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Operating Systems Privacy Ubuntu Linux

Ubuntu 16.04 Will Not Send Local Searches Over the Web By Default 102

jones_supa writes: Canonical introduced Amazon Product Results as part of Ubuntu 12.10, which meant that local searches performed by a user in Dash were also sent online. This made many Ubuntu users spill their coffee and got criticism from EFF and FSF as well. The so called "Shopping Lens" had to be manually disabled if that kind of search behavior was not desired. Finally after years, Canonical is reacting to the negative feedback and respecting users' privacy, so that Ubuntu 16.04 (the next Long Term Support release) won't send local searches over the web by default. The Amazon search feature is still available for those who explicitly want to use it.
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Ubuntu 16.04 Will Not Send Local Searches Over the Web By Default

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  • by scunc ( 4201789 ) on Thursday December 17, 2015 @12:04PM (#51137445)
    What happened? Is it not cool now that Windows is doing it too?
    • For once Windows was behind on something respect to Linux :)
      I all seriousness, now if Microsoft would stop the insanity and return Windows to being just an OS instead an OS, spying and advertisement device I'd consider upgrading from Win 7.
    • by SeaFox ( 739806 )

      What happened? Is it not cool now that Windows is doing it too?

      Probably sick of losing users to Mint -- as though the it has nothing to do with Unity itself.

  • by Anonymous Coward

    Canonical will never regain my trust. The mere fact that they were capable of sending users' private data to their business partners means Ubuntu is dead for me.

    • Canonical will never regain my trust. The mere fact that they were capable of sending users' private data to their business partners means Ubuntu is dead for me.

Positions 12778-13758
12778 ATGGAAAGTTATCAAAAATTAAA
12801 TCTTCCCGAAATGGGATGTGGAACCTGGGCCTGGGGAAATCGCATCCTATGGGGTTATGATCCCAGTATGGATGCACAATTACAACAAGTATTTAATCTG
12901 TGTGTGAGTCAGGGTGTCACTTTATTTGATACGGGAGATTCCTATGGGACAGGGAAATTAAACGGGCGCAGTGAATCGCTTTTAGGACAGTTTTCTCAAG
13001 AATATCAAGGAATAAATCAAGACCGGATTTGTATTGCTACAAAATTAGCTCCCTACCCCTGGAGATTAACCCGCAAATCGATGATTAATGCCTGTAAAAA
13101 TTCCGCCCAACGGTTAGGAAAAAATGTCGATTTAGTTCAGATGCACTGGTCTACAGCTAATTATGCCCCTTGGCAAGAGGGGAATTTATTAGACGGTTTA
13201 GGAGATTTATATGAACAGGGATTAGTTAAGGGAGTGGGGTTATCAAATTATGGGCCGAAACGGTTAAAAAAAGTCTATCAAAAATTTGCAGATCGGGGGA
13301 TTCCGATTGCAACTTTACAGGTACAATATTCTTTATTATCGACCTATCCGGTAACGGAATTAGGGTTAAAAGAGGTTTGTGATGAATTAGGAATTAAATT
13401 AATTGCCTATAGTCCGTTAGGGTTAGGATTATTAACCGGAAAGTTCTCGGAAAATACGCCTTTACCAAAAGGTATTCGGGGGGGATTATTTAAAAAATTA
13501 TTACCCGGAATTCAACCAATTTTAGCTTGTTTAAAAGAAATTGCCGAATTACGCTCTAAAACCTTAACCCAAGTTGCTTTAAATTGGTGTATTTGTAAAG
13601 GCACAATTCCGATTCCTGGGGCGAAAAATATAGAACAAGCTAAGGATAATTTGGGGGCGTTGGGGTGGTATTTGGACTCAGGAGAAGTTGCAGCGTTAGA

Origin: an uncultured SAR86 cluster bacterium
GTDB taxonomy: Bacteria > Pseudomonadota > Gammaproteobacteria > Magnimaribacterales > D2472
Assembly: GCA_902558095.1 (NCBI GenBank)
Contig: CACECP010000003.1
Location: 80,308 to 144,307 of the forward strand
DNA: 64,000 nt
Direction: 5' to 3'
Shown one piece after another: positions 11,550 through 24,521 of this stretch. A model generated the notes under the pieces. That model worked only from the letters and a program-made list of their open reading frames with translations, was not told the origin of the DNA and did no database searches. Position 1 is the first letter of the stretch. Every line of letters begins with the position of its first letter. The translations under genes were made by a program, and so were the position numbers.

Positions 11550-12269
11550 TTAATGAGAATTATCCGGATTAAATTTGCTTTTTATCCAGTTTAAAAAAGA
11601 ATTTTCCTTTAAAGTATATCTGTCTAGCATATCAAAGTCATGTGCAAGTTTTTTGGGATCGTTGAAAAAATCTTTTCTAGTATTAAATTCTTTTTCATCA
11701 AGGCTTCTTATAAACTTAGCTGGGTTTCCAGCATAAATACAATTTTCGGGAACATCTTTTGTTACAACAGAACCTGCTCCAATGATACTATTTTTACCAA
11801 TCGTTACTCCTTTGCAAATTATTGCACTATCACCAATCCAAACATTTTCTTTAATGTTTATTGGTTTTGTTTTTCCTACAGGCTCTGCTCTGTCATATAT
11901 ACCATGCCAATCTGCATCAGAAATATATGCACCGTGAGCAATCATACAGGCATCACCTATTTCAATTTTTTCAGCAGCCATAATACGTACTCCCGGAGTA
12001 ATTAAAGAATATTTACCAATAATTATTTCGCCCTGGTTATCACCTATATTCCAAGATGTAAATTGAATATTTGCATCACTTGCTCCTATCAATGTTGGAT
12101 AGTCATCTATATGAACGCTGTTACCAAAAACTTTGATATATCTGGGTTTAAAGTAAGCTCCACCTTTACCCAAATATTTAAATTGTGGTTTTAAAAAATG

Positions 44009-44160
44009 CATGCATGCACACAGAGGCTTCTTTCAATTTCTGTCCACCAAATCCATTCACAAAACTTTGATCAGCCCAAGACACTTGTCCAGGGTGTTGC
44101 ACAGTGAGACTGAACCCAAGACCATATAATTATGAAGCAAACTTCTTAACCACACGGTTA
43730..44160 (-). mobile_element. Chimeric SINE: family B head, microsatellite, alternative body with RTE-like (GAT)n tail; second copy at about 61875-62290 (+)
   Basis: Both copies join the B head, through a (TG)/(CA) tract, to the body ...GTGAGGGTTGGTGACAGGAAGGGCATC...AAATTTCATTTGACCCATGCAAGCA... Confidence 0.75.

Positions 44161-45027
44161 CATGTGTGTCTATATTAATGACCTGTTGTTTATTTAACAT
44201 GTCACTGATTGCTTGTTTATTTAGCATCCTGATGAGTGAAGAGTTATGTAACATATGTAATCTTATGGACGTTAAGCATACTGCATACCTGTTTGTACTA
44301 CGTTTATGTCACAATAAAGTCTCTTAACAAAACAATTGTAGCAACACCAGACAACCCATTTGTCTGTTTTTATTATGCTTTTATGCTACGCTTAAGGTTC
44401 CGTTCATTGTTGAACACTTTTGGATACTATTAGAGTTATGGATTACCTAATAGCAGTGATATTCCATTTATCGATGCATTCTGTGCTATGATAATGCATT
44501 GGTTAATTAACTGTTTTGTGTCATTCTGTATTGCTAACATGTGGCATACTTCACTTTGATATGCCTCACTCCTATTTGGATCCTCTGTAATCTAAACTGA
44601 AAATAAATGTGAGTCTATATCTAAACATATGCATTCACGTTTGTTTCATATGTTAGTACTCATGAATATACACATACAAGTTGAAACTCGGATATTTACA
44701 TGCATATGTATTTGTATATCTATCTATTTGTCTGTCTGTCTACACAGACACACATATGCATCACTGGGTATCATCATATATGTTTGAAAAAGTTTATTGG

I'd understand claiming there was a breach of trust if they did this on the sly, but they didn't: it was common knowledge, easy to switch off, and only occurred if you used Unity. I fail to see what the problem is.

      • ... when Mark Shuttleworth formed Canonical, one of the strongest claims they made was that ubuntu would always be free. I *do* appreciate that Canonical's activation of the spyware feature was publicised and only relevent to users of the Dash in the Unity desktop, and also aware that it's a bit of a leap of faith to suggest that 12.10 and onwards were anything other than free, but the fact remained that Canonical started to take kickbacks from Amazon - payment - for data generated by ubuntu users. In othe
        • by umafuckit ( 2980809 ) on Thursday December 17, 2015 @02:46PM (#51138615)
          Don't get me wrong, I can see why people (especially here) don't like the data selling. I certainly uninstalled all the lens stuff even though I don't use Unity. However, I also see that there are salaries that need paying and this is one way of doing it. With a lot of web-based services, such as Facebook, if you want to opt out of the data collection you must also opt out of the service. With Ubuntu you can choose to keep the service but ditch the data collection. Seems pretty benign to me compared to all the other BS that's going on.
          • I'd like to see a move away from the free model started across the industry. People may not balk at paying again if "every" service and product cost again. The change certainly would need to be an coordinated movement among competitors since the jumping ship from the X that now costs to the X that is still free would be a threat.

            • by ytene ( 4376651 )
              I think that's quite reasonable. I do use notionally "free" technologies - but I also donate to those projects as and where I can - i.e. I tend to use and enjoy wikipdia quite a bit, so last week I donated £50. I try and cover all the major FLOSS projects and communities that I use. Here's an interesting thing though - if I add up what I've spent on proprietary software [ I have 7 licensed copies of Win 7/64 Ultimate on various machines, 2 copies of MS Office 2013 Pro Plus, Adobe Photoshop, Lightroom
          • I think it's even more silly when the facts are taken into account.
            Canonical wasn't selling data, they gained no income by collecting search information. They WERE given a small commission from sales if the user accessed the Amazon website by clicking on an item in the Dash, and even then ONLY if the user proceeded to buy that product. At this point, Amazon already KNOWS you're on their site, they can directly collect data on that person. They no longer need Canonicals' data.